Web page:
There are thus two important and different stages of the Lord’s second coming. First of all He will come to receive His people to Himself, and the church ought always to be waiting for this. In the next place He will come to judge the world, when He has already taken up the heavenly saints, and wickedness rises to its head apace. Then suddenly the heavens will open, and the Lord Jesus Christ will come and the church with Him, appearing together in the clouds of heaven with power and great glory. Is it asked how? Israel was not told how they were to be delivered out of Egypt. Jehovah was going to deliver them; but He did not explain the method before it came to pass. And the Lord is going to take the church to heaven by His coming. Besides this, He will judge the wickedness of the world; but then the church will come along with Him from heaven.

Verse 8. Here, it seems to me, that we have God as such, though as always not to the exclusion of Christ,12 uttering the titles of His various but divine glory, as a sort of seal of the foregoing and an introductory basis for what follows: “I am the Alpha and the Omega, saith the Lord God, He that is, and that was, and that is to come, the Almighty.” The first (the ἄλφα and the ) is evidently a name most suited to the book which so admirably closes the written communications of God. He is the God of Israel, the ever subsisting Eternal, who had sustained the fathers, and thus attests the truth, not of the solemn warning alone just given, but of all here revealed to the end of time. Assuredly all His names here announced, it would be wholesome for the saints to remember, whether for us before the trial, or for those who shall be called on to pass through it. It is to be observed however that the special revelation to the Christian is precisely what is omitted here. He does not call Himself our Father in this prophecy. This, and the reason for it, readers have too often forgotten. Our hope and prophecy differ, as heaven does from the earth.

Verse 9 is not quite correctly given in the ordinary text. “I John, your brother and companion in tribulation.” The word “also” is left out in the best copies. And what follows should be read thus: “your brother and companion in the tribulation and kingdom and patience in Christ [Jesus].” The trouble, reign and patience all go together. He purposely speaks of himself, not as a member of the body of Christ, but as their brother and companion in tribulation (perhaps because, after the church is taken away, there will still be saints on earth and our brethren, John puts himself along with them. The Holy Ghost loves us, whatever specialities of privilege may come in, as much as possible to take our place along with the saints of God at all times. The book of Revelation was written for the church, just when it was drifting into a state of ruin. In Rev. 6 we have some of these companions in tribulation; but what they say proves that they do not belong to the church. “How long, O Lord, holy and true, dost thou not judge and avenge our blood . . . . . We find a proper Christian appeal to God in the case of Stephen — “Lord, lay not this sin to their charge.” The Christian is always called to suffer in the world. These Apocalyptic saints will understand that the Lord is about to judge, and they will ask Him to do so. It would be wrong now to ask this, for it is the day of grace still. Faith habitually takes its language from what God is doing, and He is dealing in race and not in judgment now. We are called to retire from the way of the world, and to attach our hearts simply to all that is glorious and heavenly, for this is the present object of Christ. The white robes given to these sufferers in Revelation 6 are an evident mark of God’s approbation. They were to rest till their brethren who should be killed as they were should be fulfilled. Judgment must then take its course.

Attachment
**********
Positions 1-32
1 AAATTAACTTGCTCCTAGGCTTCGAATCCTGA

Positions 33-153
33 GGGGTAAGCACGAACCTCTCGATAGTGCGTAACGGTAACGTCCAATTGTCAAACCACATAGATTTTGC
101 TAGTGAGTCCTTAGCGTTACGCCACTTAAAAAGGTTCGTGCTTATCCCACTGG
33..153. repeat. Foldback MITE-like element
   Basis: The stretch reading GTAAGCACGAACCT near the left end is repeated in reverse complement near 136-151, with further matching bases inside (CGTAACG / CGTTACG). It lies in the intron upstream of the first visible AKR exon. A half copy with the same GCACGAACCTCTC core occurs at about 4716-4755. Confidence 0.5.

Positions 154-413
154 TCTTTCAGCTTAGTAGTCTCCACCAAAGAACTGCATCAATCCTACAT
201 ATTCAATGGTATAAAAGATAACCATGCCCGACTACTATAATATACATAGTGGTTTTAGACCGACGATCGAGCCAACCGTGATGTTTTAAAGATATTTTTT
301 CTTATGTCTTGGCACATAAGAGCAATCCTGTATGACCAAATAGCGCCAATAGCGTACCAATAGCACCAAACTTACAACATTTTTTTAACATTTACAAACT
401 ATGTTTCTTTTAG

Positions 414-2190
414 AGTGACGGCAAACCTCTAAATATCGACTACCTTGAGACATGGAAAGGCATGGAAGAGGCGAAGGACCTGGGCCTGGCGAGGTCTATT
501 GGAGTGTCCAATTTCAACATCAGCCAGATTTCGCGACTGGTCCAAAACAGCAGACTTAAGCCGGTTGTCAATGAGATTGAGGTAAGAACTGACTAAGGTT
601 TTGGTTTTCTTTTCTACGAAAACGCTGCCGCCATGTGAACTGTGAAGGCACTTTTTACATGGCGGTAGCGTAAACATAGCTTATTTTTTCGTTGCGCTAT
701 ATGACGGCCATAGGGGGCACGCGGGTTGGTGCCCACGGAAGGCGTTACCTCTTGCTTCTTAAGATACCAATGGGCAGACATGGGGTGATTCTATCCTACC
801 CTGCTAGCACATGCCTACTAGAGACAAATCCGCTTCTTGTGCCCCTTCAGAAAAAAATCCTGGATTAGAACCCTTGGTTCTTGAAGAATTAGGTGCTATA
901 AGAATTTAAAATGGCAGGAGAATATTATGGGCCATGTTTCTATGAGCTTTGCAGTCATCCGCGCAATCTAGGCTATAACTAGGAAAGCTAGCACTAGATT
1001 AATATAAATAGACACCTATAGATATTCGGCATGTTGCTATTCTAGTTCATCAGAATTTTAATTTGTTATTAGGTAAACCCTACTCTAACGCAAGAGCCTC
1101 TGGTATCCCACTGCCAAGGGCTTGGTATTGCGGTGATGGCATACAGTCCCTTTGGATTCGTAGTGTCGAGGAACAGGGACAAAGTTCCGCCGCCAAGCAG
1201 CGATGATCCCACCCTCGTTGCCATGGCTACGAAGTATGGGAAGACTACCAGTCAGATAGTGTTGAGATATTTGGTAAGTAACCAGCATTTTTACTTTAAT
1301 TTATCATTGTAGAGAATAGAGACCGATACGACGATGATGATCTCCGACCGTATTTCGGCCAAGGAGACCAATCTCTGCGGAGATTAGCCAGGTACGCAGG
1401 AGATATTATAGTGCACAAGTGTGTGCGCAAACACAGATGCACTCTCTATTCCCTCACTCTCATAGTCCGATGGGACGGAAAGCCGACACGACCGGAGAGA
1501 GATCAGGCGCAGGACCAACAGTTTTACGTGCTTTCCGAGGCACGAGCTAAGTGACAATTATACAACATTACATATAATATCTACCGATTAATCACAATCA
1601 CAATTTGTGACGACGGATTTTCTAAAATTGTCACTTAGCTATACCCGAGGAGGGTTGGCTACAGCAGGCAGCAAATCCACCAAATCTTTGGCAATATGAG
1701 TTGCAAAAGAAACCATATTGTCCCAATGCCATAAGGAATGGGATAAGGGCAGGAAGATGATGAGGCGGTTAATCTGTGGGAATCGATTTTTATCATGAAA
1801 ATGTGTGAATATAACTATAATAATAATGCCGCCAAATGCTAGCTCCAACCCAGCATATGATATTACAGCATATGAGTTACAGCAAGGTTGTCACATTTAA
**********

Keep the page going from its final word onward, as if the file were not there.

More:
“In the tribulation and kingdom and patience.” It will be the kingdom of Christ, in power when the tribulation and patience are all over. But now the circumstances of that kingdom involve tribulation. The kingdom of heaven as presented in the prophecy of Daniel is no mystery. It means the reign of heaven on (or over) the earth. But Christ, instead of getting His rightful place as Messiah when He came, was rejected, and went up to heaven; and thus it is that the mysteries of the kingdom come in while He is there unseen, save to faith. Hence it is that there “lust now be suffering and endurance in the kingdom is it actually is for the Christian. When Christ appears in glory, all this will be at an end. Then will come the kingdom and power. (See Rev. 12) It is the kingdom and patience in Christ now. That word “patience,” or endurance, is to be weighed well. We have communion with Jesus in this patient expectation; we wait for what He waits. A man that is born anew now is not in the kingdom and power, but in the kingdom and patience in Christ. Hence suffering here below naturally follows. So here the apostle John was thrown into the isle of Patmos “for the word of God and for the testimony of Jesus.” It was, I presume, for his faithful work as an apostle in the gospel and in the church, ministering Christ, in both. But he was inspired to speak of it in the tone of this book for reasons already suggested.

Thus the ground on which John addresses the churches is not expressly as an apostle, but as their brother and companion in the tribulation and kingdom and patience in Christ Jesus One remarkable trait which Christianity has brought out is, that God has opened to us another kingdom of an order differing from the earthly or Jewish one — a kingdom in which for the present there is tribulation, as far as our circumstances are concerned, and patient hope the corresponding and distinguishing grace; for Christ’s love has made us kings, and we shall reign with Him.